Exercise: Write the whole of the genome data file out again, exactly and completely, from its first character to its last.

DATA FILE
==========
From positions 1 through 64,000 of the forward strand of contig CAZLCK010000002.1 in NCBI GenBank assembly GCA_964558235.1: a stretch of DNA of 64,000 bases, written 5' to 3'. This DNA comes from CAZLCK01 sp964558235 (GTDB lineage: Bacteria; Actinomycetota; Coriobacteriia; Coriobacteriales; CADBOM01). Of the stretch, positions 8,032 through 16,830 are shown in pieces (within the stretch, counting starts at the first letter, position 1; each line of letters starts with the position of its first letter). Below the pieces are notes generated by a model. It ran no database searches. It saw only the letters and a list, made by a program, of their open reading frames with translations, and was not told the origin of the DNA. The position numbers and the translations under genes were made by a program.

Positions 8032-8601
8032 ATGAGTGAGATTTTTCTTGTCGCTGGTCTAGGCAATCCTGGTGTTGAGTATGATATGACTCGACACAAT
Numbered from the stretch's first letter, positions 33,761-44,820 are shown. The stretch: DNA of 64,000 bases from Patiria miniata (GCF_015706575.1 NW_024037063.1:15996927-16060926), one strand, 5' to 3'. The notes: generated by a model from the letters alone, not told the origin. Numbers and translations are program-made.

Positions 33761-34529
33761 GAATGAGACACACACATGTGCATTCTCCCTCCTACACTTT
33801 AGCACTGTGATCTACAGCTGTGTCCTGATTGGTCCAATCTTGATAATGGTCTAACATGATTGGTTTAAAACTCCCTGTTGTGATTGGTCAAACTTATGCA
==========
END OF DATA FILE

From positions 1 through 64,000 of the forward strand of contig CAZLCK010000002.1 in NCBI GenBank assembly GCA_964558235.1: a stretch of DNA of 64,000 bases, written 5' to 3'. This DNA comes from CAZLCK01 sp964558235 (GTDB lineage: Bacteria; Actinomycetota; Coriobacteriia; Coriobacteriales; CADBOM01). Of the stretch, positions 8,032 through 16,830 are shown in pieces (within the stretch, counting starts at the first letter, position 1; each line of letters starts with the position of its first letter). Below the pieces are notes generated by a model. It ran no database searches. It saw only the letters and a list, made by a program, of their open reading frames with translations, and was not told the origin of the DNA. The position numbers and the translations under genes were made by a program.

Positions 8032-8601
8032 ATGAGTGAGATTTTTCTTGTCGCTGGTCTAGGCAATCCTGGTGTTGAGTATGATATGACTCGACACAAT
Numbered from the stretch's first letter, positions 33,761-44,820 are shown. The stretch: DNA of 64,000 bases from Patiria miniata (GCF_015706575.1 NW_024037063.1:15996927-16060926), one strand, 5' to 3'. The notes: generated by a model from the letters alone, not told the origin. Numbers and translations are program-made.

Positions 33761-34529
33761 GAATGAGACACACACATGTGCATTCTCCCTCCTACACTTT
33801 AGCACTGTGATCTACAGCTGTGTCCTGATTGGTCCAATCTTGATAATGGTCTAACATGATTGGTTTAAAACTCCCTGTTGTGATTGGTCAAACTTATGCA